27 Jul 2016

Fossil Hunting and Sea Mist

There was only one morning that wasn't fair whilst we were on holiday in Lyme Regis, which in itself was nothing short of a miracle.  Despite being overcast and hazy, we went on possibly one of the most atmospheric and enchanting walks of the entire trip.


We chose to walk the length of Monmouth beach early that morning, which is located on the west side of town (and right next to car parks should you choose to visit).  The tide was heading out and was set to be a particularly low one, the lowest of the entire week if I remember correctly.

Monmouth beach is named after the Duke of Monmouth who landed there in 1685, in order to try and steal the crown from King James II.  It is especially popular for fossil hunting, as the blue lias clay in the cliffs is chock-full of ammonites, as well as fossilised plants, belemnites and sometimes fossils such a icthyosaurs and plesiosaurs.
I've been coming to Lyme Regis since I was five, so I'm not quite as enthusiastic about finding fossils as I used to be.  Kyle on the other hand is particularly enthusiastic!  The walk was long and leisurely as he searched the shingle at the base of the cliffs, shouting out every so often for me to come and have a look.  I was walking further out across the rock pools, spotting blennies, tiny prawns and crabs.

Despite how many times I've visited Lyme, I couldn't remember a time when I'd walked so far that I'd wandered round the corner of the cliff, to the point where any signs of civilisation were shielded from view.  This day was different however, as the tide allowed us to reach much further than I'd ever explored before, complete with a stunning view of Ware Cliffs shrouded in thick mist.

The strange reason why I'd not ventured this far in the past has something to do with the somewhat morbid history of Monmouth beach.  After the Duke of Monmouth's defeat, twelve locals were hanged on the beach.  My mother, not knowing this, always refused to walk past a certain point because it made her feel uncomfortable and she really didn't like it, but never knew why.  Years later I read about the hangings and we were both totally spooked!
As we soaked up our surroundings, it occurred to me that the Jurassic Coast title felt even more appropriate at that moment.  The landscape felt prehistoric and untouched by humans; it was somewhere I wished I could have spent much longer, however the ocean would have other plans and we would end up being stranded and cut off by the tide.

We saw cormorants and herons perched by the water's edge, along with crows and seagulls and plenty of tiny crabs.  Kyle also collected an inordinate amount of ammonites and 'interesting' rocks to take home with us.
Doug loved this beach too, he scampered from rock to rock, trying his best to avoid dipping even a claw in the water (he has still yet to warm up to the idea of swimming).  He eventually wore himself out and as I sat deep in thought, he clambered onto my lap and we cuddled whilst watching the waves lap against the boulders strewn with seaweed.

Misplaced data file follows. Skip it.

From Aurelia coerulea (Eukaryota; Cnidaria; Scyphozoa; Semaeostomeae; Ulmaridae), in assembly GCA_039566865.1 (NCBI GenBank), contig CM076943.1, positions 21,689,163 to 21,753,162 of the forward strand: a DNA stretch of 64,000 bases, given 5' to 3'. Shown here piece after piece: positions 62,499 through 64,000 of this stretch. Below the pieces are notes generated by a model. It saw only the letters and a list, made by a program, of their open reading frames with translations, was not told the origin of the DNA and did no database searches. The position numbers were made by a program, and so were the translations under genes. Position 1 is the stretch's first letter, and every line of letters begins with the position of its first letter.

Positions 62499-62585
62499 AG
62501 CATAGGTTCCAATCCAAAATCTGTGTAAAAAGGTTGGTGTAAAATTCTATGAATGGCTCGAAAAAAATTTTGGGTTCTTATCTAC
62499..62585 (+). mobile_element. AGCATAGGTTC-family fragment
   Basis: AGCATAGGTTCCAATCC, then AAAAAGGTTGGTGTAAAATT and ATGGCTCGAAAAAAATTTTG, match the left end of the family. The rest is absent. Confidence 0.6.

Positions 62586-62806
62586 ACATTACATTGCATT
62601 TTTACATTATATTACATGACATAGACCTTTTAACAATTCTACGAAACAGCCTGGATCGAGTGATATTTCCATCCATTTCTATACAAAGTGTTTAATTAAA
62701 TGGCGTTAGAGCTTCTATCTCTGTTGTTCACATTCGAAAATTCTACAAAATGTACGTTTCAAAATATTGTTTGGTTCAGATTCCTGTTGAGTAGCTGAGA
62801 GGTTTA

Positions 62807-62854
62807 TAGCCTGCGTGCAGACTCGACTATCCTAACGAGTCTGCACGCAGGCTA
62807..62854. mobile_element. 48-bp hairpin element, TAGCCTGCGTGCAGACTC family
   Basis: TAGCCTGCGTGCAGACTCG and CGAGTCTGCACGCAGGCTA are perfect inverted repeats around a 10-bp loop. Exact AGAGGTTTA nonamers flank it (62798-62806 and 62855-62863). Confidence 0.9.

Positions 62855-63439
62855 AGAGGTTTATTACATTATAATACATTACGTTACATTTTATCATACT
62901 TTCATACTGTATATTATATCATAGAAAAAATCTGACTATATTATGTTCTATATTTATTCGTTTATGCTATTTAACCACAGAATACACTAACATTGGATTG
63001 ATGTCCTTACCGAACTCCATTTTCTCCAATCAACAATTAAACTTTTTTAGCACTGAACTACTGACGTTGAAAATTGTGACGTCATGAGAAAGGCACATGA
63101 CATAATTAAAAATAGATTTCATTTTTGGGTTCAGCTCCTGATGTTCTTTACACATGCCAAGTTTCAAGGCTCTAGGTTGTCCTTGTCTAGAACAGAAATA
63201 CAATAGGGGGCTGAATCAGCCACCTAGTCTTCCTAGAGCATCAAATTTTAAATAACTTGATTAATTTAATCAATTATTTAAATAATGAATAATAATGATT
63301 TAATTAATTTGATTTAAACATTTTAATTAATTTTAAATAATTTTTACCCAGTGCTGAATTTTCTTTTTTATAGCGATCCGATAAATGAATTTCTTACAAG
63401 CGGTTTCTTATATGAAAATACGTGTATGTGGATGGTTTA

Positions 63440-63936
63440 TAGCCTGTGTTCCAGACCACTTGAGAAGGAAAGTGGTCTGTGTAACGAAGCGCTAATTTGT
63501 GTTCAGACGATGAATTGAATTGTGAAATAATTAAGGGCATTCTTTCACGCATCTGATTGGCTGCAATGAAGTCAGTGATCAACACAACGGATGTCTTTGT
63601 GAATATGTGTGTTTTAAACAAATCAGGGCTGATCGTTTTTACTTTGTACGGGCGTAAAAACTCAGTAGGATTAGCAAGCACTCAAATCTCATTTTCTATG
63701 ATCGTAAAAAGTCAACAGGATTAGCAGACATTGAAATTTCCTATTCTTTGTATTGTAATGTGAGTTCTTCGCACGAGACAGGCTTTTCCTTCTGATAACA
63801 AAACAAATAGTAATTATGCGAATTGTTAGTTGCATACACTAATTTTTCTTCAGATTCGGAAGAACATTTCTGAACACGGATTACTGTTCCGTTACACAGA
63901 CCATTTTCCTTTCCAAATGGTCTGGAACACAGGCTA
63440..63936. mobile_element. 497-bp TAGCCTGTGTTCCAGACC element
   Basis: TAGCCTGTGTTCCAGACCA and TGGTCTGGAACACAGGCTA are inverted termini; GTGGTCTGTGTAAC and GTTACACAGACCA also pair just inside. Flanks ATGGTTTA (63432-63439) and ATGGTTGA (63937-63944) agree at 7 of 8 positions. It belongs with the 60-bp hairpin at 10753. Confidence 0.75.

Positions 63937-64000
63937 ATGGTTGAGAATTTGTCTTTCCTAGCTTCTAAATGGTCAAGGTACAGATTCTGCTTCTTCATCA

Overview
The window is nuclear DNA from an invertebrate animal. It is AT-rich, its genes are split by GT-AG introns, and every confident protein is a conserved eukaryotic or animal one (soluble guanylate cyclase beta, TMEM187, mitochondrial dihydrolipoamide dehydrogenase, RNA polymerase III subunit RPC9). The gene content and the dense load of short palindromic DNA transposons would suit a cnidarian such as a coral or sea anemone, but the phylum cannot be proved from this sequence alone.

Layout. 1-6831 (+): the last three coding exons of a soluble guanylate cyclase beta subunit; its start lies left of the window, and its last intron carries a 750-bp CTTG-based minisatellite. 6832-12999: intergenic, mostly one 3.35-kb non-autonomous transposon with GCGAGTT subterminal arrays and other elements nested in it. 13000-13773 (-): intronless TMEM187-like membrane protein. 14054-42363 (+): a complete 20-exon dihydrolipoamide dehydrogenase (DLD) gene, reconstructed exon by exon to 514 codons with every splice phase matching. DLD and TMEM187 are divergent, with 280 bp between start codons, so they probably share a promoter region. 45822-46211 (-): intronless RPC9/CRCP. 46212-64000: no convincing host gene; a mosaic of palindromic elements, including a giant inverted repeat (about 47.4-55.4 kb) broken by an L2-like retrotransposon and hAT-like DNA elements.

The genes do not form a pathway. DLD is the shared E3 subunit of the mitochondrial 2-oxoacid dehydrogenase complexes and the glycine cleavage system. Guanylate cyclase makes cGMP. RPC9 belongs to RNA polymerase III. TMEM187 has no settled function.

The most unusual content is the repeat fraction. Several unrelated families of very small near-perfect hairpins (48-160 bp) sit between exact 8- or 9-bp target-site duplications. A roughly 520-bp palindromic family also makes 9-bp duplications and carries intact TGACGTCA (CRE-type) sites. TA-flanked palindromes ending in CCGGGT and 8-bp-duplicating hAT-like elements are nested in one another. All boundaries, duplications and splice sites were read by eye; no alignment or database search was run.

After a while we dragged ourselves away, with Doug needing to be carried as he just didn't want to walk any further.
En route back, we walked along the shelves of stone which were dotted with ammonites of all sizes.  Right by the edge of the water are the remains of a long disused railway line, the Narrow Gauge Railway which was built to carry blue lias limestone to be used for cement back in the 19th century.

After having spent about an hour without seeing another soul, it was a shock to see so many people making their way up the beach to search for fossils.  Doug decided he'd rested enough and wanted to play with every dog he saw, chase his favourite tennis ball and actually splash in the shallows as he tried to bury the ball in the wet sand.

By this point the sun was starting to burn away the wash of cloud, leaving me surprisingly grateful that we had got out so promptly on that grey morning.

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5 comments

  1. I love Lyme! So fun and child like searching for fossils too, it surprises me every single time how many can be seen. your photos are gorgeous too! Alice xxx

    www.woodenwindowsills.co.uk

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    1. It's just lovely isn't it? Thanks so much x

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  2. This looks like a really cool trip! Spooky about the hangings, I love historic places like this. Your photos are incredible!
    x Kenzie // Kenzieblogslife.blogspot.com

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    1. Yeah, pretty creepy when you know about the history of the area. Thanks so much! x

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  3. I think I am in love with Doug. What an absolute cutie! L x

    http://www.one-more-slice.com/

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